£16,000
low
Average annual salary
89%
low
Employed or in further education
82%
med
Employed in a role where degree was essential or beneficial

Top job areas of graduates

20%
Sales assistants and retail cashiers
12%
Science, engineering and production technicians
9%
Other elementary services occupations
What do graduate employment figures really tell you?

The recession was tough on biology graduates, and although the jobs market has improved for them - a lot - it's still not back to where it was a few years ago. If you want a career in biology research — and a lot of biology students do - you'll need to take a doctorate, so give some thought as to where you might do it and how you might fund it (the government still funds doctorates for good students). A lot of graduates also take 1 year Masters courses to specialise in this wide and deep subject - most students take a standard biology course for their first degree and then specialise in subjects like ecology, conservation or marine biology later. Hospitals, universities, biotech firms, zoos and nature reserves and clinical and scientific testing are common industries of employment for biology graduates.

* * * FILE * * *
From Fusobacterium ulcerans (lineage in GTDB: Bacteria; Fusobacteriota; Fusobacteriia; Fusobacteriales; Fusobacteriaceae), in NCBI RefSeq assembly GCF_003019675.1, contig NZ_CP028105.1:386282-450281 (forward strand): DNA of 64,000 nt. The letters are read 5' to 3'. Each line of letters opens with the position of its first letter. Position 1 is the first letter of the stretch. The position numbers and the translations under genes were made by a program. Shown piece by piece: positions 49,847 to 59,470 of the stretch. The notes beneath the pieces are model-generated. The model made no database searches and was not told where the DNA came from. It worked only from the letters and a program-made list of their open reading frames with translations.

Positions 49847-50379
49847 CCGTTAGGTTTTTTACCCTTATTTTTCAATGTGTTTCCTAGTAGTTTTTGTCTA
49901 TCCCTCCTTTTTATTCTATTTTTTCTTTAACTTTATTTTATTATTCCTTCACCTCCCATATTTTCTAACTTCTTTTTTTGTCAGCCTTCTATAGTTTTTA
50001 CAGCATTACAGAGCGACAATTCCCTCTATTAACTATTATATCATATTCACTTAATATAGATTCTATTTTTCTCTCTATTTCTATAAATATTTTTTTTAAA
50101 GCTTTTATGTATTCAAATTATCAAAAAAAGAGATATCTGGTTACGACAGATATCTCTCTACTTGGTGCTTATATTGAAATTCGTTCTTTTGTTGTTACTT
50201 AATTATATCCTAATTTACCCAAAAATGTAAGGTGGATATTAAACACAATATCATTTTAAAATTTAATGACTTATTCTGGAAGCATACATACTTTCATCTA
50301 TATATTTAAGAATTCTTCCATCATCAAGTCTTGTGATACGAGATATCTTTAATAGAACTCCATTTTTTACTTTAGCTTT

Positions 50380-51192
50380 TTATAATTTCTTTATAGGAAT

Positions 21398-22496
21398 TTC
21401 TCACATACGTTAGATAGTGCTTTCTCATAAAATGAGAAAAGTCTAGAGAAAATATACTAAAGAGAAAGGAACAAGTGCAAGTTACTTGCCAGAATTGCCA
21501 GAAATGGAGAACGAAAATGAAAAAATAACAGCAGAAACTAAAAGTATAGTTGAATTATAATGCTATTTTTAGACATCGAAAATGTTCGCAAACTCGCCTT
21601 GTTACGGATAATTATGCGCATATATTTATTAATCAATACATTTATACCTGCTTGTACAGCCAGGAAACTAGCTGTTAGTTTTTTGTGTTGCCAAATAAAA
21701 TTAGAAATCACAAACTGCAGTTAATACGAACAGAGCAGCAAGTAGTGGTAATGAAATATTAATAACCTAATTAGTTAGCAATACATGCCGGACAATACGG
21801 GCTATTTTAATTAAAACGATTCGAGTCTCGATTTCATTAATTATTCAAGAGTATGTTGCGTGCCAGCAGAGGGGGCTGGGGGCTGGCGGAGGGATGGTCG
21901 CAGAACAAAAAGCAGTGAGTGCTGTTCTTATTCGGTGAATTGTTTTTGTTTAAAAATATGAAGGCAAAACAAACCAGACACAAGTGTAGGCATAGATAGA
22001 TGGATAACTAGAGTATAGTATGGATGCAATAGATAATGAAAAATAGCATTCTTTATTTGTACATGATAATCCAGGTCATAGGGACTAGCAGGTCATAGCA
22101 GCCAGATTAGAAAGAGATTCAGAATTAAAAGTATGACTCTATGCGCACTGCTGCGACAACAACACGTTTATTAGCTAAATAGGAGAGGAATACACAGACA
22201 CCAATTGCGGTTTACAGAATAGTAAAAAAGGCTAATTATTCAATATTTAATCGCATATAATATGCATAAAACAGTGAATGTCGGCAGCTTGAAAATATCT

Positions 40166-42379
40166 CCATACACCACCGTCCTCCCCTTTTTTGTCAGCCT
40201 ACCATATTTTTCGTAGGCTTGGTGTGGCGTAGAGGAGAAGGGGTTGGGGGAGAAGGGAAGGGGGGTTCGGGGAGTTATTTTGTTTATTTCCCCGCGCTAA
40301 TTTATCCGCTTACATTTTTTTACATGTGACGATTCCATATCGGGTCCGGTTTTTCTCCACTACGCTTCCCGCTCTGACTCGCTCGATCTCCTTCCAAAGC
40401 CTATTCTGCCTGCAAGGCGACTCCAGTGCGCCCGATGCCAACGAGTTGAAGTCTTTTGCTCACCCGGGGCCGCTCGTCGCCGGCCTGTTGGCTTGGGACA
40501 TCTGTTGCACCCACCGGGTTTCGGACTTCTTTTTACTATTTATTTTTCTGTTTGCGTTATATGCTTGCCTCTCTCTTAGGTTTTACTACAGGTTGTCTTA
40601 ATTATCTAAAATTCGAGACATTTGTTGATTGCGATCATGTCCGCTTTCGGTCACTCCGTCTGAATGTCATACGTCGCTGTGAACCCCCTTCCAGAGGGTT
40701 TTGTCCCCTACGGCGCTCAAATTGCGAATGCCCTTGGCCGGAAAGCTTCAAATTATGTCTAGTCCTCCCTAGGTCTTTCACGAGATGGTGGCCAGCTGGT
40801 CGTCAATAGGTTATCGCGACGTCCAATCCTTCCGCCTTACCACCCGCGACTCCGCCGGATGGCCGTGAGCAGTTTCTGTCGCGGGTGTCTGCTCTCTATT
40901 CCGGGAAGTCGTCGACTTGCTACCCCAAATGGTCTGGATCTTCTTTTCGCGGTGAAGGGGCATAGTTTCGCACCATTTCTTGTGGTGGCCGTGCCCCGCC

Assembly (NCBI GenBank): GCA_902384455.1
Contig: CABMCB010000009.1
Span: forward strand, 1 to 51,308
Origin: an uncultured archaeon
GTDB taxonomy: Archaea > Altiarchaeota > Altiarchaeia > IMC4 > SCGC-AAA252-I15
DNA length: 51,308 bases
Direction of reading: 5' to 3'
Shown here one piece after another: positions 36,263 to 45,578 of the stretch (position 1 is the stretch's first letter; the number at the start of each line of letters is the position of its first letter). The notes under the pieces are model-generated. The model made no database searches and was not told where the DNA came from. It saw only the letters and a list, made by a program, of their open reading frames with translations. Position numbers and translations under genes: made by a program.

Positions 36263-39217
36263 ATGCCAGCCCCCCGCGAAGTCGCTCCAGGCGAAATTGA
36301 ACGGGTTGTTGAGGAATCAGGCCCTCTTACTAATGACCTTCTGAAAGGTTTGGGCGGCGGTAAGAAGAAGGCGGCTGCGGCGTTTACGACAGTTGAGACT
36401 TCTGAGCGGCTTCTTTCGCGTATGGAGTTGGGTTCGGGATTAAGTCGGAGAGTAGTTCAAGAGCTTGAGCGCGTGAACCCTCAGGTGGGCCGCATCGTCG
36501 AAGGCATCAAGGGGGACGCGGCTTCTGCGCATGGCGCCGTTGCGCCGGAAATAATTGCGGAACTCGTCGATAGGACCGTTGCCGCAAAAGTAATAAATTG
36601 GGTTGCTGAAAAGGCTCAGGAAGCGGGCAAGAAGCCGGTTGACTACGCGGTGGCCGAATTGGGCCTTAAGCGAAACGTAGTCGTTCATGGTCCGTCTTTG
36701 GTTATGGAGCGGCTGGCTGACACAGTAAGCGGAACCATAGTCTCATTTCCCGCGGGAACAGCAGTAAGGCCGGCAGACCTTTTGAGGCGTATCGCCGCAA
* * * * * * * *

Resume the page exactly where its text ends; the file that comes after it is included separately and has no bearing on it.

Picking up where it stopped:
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This is what the university has told Ucas about the criteria they expect applicants to satisfy; some may be compulsory, others may be preferable.

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This is what the university has told Ucas about the course. Use it to get a quick idea about what makes it unique compared to similar courses, elsewhere.

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Course location and department: